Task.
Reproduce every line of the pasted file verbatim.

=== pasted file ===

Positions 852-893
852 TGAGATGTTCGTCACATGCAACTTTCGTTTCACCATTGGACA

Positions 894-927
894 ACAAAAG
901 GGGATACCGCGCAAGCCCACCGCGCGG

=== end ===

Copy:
Positions 852-893
852 TGAGATGTTCGTCACATGCAACTTTCGTTTCACCATTGGACA

Positions 894-927
894 ACAAAAG
901 GGGATACCGCGCAAGCCCACCGCGCGG